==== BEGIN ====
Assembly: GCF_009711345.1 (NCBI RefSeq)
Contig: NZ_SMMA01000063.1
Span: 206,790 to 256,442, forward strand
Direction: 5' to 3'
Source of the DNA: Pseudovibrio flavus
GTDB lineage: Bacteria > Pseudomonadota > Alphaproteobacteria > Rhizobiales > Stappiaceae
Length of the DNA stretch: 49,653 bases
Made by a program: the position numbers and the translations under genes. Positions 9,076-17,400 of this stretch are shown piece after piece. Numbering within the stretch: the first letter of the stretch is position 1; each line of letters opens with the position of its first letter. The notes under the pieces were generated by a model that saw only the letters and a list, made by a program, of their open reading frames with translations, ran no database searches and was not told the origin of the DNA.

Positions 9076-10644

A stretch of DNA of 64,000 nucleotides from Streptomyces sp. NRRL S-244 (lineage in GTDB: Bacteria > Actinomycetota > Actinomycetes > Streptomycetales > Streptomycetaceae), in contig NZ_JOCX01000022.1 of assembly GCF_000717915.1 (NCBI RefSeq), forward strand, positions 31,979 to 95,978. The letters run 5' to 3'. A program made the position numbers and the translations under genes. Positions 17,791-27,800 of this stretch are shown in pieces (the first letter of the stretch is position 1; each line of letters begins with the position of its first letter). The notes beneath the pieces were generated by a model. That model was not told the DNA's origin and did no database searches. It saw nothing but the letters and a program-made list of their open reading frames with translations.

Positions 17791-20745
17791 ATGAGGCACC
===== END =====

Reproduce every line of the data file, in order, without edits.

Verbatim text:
Assembly: GCF_009711345.1 (NCBI RefSeq)
Contig: NZ_SMMA01000063.1
Span: 206,790 to 256,442, forward strand
Direction: 5' to 3'
Source of the DNA: Pseudovibrio flavus
GTDB lineage: Bacteria > Pseudomonadota > Alphaproteobacteria > Rhizobiales > Stappiaceae
Length of the DNA stretch: 49,653 bases
Made by a program: the position numbers and the translations under genes. Positions 9,076-17,400 of this stretch are shown piece after piece. Numbering within the stretch: the first letter of the stretch is position 1; each line of letters opens with the position of its first letter. The notes under the pieces were generated by a model that saw only the letters and a list, made by a program, of their open reading frames with translations, ran no database searches and was not told the origin of the DNA.

Positions 9076-10644

A stretch of DNA of 64,000 nucleotides from Streptomyces sp. NRRL S-244 (lineage in GTDB: Bacteria > Actinomycetota > Actinomycetes > Streptomycetales > Streptomycetaceae), in contig NZ_JOCX01000022.1 of assembly GCF_000717915.1 (NCBI RefSeq), forward strand, positions 31,979 to 95,978. The letters run 5' to 3'. A program made the position numbers and the translations under genes. Positions 17,791-27,800 of this stretch are shown in pieces (the first letter of the stretch is position 1; each line of letters begins with the position of its first letter). The notes beneath the pieces were generated by a model. That model was not told the DNA's origin and did no database searches. It saw nothing but the letters and a program-made list of their open reading frames with translations.

Positions 17791-20745
17791 ATGAGGCACC